Nowadays, it’s all too easy to sink into debt, but it’s extremely difficult to get rid of it. You may be watching your debts pile up month after month while you don’t have enough money to make ends meet. As you face this difficult time in your life, you may wonder what you can do to get out of debt and regain control of your life and finances. Fortunately, there is a legal alternative that could be helpful to you. As you might imagine, we’re talking about bankruptcy.
Now, bankruptcy may be the answer to your financial problems, but not everyone qualifies for it. You need to keep in mind several factors to know if you qualify for your preferred bankruptcy chapter or if you’ll have to look for other options to get the fresh financial start you need.
Here you will learn how you can determine if you qualify for Chapter 7 bankruptcy and how a bankruptcy attorney may help you navigate the process.
What is chapter 7 bankruptcy?
One of the most important decisions you will have to make during your bankruptcy filing is which chapter of bankruptcy you wish to file. Bearing this in mind, you should know that the most popular type of personal bankruptcy is Chapter 7 bankruptcy.
Chapter 7 bankruptcy will enable you to get rid of most of your debts in a matter of months. To accomplish this, your non-exempt assets will be sold by a court-appointed bankruptcy trustee. The trustee will then use the proceeds to pay your creditors.
So, if you are looking for a quick solution to your debt problems and don’t mind the prospect of having to sell some of your assets to do so, Chapter 7 may be your best option.
However, qualifying for Chapter 7 bankruptcy is not as simple as it may seem. To do so, you will have to pass a means test that will assess your finances and determine if you meet the financial requirements to be eligible for this debt relief solution.
Is your income low enough?
The first phase of the means test will determine if your income is below or above the state median. Income includes wages, bonuses, tips, salaries, overtime, commissions, interest, royalties, workers’ compensation, tax returns, and more. Essentially, most of your money inflows.
If your current income is below the state median for households similar to yours, you will automatically qualify for Chapter 7; you won’t have to complete the rest of the means test.
However, if your income is higher than the state median, you will need to proceed with the rest of the test to determine if you qualify.
The bankruptcy means test
The means test is designed to restrict the use of Chapter 7 bankruptcy. The goal is to make this solution available only to those who indeed cannot pay their debts.
To do so, it deducts certain monthly expenses from your current monthly income to determine your “disposable income.”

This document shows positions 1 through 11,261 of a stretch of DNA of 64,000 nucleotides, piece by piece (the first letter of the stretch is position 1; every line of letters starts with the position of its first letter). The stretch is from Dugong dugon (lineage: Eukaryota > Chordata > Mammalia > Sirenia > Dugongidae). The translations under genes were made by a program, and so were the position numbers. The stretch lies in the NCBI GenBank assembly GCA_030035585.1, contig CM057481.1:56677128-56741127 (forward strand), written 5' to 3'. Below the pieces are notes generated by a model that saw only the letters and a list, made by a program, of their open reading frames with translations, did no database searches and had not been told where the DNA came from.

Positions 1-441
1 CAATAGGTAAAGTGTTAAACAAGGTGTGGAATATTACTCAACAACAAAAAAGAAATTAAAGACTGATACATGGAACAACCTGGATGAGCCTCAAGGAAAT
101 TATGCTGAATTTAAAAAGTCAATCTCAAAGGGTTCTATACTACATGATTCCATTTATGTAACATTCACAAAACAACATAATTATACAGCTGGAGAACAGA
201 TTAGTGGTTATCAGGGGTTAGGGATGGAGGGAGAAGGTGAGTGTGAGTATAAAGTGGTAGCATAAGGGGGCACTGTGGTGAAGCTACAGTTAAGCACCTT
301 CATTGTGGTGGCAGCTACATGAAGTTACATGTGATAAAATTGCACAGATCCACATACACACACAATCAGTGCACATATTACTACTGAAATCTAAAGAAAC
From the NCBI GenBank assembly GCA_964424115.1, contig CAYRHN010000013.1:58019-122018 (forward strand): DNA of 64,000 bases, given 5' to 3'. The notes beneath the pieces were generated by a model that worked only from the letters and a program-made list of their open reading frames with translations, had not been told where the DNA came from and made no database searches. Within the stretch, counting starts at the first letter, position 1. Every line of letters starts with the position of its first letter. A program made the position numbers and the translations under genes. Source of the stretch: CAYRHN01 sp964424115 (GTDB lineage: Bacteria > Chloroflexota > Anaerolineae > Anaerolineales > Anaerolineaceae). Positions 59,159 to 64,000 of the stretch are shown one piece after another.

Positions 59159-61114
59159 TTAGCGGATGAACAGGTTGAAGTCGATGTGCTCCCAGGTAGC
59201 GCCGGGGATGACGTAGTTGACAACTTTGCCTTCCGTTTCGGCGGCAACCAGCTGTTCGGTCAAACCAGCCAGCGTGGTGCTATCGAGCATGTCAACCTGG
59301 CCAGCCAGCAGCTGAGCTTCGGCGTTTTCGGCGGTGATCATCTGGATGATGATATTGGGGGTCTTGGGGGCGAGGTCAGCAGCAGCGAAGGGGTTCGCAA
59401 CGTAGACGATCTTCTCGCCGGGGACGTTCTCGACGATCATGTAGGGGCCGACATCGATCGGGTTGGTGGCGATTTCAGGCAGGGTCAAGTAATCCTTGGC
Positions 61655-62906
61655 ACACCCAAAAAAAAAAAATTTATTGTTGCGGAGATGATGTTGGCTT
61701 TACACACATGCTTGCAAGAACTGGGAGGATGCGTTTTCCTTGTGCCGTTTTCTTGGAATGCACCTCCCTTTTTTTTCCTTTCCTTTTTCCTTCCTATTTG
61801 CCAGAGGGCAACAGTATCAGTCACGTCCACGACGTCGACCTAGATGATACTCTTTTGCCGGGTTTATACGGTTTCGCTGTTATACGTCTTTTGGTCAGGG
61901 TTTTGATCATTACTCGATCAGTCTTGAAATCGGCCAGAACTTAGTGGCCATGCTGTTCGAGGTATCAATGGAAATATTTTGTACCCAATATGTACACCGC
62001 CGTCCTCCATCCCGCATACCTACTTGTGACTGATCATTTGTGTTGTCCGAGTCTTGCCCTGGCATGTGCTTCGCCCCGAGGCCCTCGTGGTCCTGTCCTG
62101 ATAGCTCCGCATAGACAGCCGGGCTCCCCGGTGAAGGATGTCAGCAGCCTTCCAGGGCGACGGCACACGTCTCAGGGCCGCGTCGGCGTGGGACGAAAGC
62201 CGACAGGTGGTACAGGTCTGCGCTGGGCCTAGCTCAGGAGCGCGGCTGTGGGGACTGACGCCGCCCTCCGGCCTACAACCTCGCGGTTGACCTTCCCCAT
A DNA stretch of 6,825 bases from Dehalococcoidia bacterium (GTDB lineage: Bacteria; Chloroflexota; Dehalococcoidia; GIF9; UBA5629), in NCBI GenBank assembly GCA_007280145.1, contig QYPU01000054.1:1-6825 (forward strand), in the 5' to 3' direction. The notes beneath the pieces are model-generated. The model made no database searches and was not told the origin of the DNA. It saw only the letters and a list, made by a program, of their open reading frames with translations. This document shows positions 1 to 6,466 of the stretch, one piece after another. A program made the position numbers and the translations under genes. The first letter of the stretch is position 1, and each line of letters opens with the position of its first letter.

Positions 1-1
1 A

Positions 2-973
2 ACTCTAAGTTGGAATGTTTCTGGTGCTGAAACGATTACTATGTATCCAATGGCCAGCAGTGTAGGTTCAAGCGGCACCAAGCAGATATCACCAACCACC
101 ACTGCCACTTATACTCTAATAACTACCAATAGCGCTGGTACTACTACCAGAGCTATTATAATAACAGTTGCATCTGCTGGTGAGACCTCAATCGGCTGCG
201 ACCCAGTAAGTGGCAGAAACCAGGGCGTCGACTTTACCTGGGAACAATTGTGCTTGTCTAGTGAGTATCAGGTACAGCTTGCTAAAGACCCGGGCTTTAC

As a rule of thumb, the higher your disposable income, the less likely you are to qualify for Chapter 7 bankruptcy. The point is, if you have enough disposable income each month, you should use it to pay your creditors.
Now, if your income is too high, but you still want to get rid of your debts, you may want to consider Chapter 13 bankruptcy instead. In this type of bankruptcy, you will have to create a 3-to-5-year repayment plan. Once you complete it, most of your remaining debts will be discharged.
Other requirements to keep in mind
Besides your monthly income, there are other details you should consider to find out if you are eligible for Chapter 7 bankruptcy:
Pre-bankruptcy credit counseling is mandatory:
Before filing for any type of bankruptcy, you must complete a credit counseling course conducted by an approved agency. You are required to attend this course six months before your bankruptcy filing. Otherwise, your filing may be dismissed.
There must be nothing suspicious about your finances:
Bankruptcy courts will carefully evaluate your finances after your filing. If they find anything suspicious, such as that you transferred money or assets to family members to avoid losing them or that you maxed out your credit cards to abuse the process, your filing could be denied, and you might face fraud charges.
What if you filed for bankruptcy before?
If you previously filed for bankruptcy, you will have to wait some time before doing it again. To be exact, you have to wait eight years after a Chapter 7 bankruptcy filing before filing again, and six years in case of a Chapter 13 filing.
Should you work with an attorney during your filing?
Working with a Los Angeles bankruptcy attorney during your bankruptcy filing could be very helpful to you and will maximize the chances of success of your filing.
The attorney will help you choose the bankruptcy chapter that best fits your financial situation and advise you during the means test to ensure that you include all the required information without making unnecessary mistakes.
Overall, working with an experienced attorney may be your best option if you want your bankruptcy filing to be effective, simple, and stress-free.